In the town of Borovnica, the line takes a long loop around a valley which was previously crossed on a viaduct. Just a single pillar now remains of the viaduct, which was destroyed during World War II. It is visible from all directions, as is the old higher line of the railway.
The station in Ljubljana is primarily remarkable for being almost non-existent. There are lots of platforms but no station building at all, just an underpass, with a small ticket office at one end.
I’d booked a small apartment in this city, which was cheaper than the hotels in the centre. It was tiny as an apartment, but absolutely fine for a short stay.
I soon realised why the hotels were very full and expensive. The town was starting to fill with Northern Ireland fans, here for a football match a couple of nights later. They were a friendly bunch and keen to suggest places that I needed to see (though they were mostly bars!) Helpfully there were a number of Irish bars that met their needs.
The historic town centre is a lovely place. I was too late to see the market but the rest of the town was open. The castle is high above the town and visible from pretty much everywhere. It all seems well looked after and there are several indoor spaces open for visitors to wander in to. I bought an ice cream and enjoyed the warm late afternoon sun. As well as the lovely historic buildings, I particularly enjoyed the chandelier suspended over a junction in one back street, and the bridge with apartments on top, which looked very new.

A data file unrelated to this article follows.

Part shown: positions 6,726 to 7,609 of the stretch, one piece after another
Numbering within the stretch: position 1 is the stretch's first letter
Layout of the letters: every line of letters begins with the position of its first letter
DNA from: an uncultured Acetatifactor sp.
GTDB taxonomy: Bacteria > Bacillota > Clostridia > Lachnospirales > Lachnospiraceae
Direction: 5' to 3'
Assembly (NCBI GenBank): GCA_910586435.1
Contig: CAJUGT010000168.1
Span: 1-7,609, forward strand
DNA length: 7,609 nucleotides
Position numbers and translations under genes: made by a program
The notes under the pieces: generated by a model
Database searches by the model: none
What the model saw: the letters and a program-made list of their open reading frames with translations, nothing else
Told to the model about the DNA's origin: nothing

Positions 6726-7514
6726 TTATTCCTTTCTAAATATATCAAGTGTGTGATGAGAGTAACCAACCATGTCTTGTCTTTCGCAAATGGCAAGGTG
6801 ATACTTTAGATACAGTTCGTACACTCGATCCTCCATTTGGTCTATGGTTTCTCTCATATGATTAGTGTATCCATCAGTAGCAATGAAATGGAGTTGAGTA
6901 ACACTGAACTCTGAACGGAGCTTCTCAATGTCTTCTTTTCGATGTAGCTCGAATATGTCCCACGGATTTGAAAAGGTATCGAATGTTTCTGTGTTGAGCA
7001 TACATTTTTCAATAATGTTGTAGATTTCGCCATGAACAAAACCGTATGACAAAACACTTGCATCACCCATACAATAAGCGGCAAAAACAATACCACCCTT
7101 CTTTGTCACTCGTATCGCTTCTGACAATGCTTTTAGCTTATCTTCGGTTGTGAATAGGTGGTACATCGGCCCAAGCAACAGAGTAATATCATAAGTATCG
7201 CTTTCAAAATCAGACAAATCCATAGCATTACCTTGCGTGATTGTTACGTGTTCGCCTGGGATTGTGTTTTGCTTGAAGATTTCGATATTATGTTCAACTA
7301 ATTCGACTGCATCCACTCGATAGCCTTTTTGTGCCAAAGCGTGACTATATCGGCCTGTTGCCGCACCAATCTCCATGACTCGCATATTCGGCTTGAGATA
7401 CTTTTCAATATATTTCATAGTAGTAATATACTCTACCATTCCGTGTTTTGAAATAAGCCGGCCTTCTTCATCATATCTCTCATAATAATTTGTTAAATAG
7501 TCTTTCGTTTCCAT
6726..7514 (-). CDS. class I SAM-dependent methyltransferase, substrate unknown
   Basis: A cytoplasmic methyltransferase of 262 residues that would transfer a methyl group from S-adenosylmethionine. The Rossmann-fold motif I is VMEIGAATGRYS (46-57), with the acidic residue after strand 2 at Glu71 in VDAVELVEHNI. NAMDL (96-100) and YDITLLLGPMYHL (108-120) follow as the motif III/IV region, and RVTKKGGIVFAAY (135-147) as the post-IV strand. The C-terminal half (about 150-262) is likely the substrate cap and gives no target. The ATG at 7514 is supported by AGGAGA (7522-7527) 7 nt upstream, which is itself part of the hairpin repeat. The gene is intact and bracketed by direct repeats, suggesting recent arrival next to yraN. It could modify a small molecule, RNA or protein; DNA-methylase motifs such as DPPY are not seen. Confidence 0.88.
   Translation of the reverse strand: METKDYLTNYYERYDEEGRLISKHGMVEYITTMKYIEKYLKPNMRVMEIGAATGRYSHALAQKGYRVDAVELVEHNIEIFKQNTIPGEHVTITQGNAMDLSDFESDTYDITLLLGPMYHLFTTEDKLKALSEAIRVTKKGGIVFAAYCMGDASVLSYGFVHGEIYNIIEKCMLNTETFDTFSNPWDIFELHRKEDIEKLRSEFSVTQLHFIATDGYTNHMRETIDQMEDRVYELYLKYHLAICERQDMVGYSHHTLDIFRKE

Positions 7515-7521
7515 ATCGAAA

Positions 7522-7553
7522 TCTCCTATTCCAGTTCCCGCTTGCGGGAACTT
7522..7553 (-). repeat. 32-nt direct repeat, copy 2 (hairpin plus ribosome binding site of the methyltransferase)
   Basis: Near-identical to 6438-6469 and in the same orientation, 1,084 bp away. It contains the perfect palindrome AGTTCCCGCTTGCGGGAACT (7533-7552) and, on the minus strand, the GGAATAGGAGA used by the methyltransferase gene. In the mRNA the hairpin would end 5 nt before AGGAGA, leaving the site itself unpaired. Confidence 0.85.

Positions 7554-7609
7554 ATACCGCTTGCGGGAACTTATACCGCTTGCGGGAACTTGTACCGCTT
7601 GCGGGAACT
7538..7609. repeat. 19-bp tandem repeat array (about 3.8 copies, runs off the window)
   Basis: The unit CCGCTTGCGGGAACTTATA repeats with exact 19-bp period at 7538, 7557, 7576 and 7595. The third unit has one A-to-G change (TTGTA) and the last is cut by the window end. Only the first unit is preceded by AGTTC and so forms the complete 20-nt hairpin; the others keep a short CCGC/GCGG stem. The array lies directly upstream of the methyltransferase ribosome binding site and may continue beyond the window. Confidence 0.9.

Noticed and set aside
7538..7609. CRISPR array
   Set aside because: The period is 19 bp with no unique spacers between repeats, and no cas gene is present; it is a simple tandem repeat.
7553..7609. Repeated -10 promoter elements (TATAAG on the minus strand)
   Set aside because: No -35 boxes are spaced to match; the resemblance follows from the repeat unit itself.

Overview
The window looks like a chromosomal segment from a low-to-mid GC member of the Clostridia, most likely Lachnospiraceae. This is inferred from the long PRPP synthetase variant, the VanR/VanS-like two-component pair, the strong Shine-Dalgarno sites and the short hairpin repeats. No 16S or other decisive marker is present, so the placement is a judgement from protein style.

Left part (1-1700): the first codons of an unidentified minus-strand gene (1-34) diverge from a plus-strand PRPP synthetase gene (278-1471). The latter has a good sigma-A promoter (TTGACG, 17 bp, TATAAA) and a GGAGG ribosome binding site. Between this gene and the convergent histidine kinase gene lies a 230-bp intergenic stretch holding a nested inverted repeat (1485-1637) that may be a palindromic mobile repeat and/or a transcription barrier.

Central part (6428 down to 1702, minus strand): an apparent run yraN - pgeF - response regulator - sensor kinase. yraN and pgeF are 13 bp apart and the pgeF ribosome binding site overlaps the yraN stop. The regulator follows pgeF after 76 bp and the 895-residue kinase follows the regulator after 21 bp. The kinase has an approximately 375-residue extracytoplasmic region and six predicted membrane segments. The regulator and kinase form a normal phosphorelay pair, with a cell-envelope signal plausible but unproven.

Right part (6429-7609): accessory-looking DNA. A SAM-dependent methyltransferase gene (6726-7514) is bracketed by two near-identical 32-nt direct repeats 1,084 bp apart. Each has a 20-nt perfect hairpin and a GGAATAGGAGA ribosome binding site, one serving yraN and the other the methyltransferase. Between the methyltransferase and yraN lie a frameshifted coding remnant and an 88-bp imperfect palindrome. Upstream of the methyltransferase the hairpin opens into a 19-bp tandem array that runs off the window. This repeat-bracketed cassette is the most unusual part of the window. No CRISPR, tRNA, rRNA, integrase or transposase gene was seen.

The focus of much of the city is the river. There are cafes and public spaces all along it. The main square is right next to the river and has a very unusual triple bridge spanning the river. in the square there was an amusing artwork creating a small rainy area in the middle of a sunny city. It was nicely done and I imagine would have been very popular earlier in the day!
I’d spotted the trip boats running up and down the river and I decided to jump onto one of them to see the town from a different perspective. There were only two other passengers on my trip, which was the last of the day for this particular boat.
The commentary as we went along talked not only about what we were seeing, but about the history of the country (the 25th newest independent nation in the world, having become independent on 25th June 1991.) The people are among the most multilingual in the world, with the average Slovenian speaking 3 languages.
Back in the town it was now starting to get late and I wanted to explore the other bank of the river. Again this was lovely, and had a number of theatres and concert halls.
The castle looked rather stunning in the setting sun, as I walked back to the centre to find something to eat.
As in many places, a single traveller is not especially appealing to a restaurant that can fit two or more people onto the same table, and it was clear that tonight that was going to be my challenge with queues outside most places.
As I’d walked into town earlier I’d passed a tiny Indian cafe in a back street so decided to give that a try. It was a good call and I nabbed one of his three tables. Afterwards I took a final walk around the now floodlit town. A really super city, highly recommended.